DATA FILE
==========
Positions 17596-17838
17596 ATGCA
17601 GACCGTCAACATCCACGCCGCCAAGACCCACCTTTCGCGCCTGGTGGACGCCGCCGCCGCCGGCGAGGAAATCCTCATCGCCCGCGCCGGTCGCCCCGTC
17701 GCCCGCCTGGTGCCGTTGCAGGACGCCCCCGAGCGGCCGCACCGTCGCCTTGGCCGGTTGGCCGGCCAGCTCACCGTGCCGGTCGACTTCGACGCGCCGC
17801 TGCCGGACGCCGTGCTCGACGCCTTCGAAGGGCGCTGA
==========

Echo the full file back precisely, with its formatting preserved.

Positions 17596-17838
17596 ATGCA
17601 GACCGTCAACATCCACGCCGCCAAGACCCACCTTTCGCGCCTGGTGGACGCCGCCGCCGCCGGCGAGGAAATCCTCATCGCCCGCGCCGGTCGCCCCGTC
17701 GCCCGCCTGGTGCCGTTGCAGGACGCCCCCGAGCGGCCGCACCGTCGCCTTGGCCGGTTGGCCGGCCAGCTCACCGTGCCGGTCGACTTCGACGCGCCGC
17801 TGCCGGACGCCGTGCTCGACGCCTTCGAAGGGCGCTGA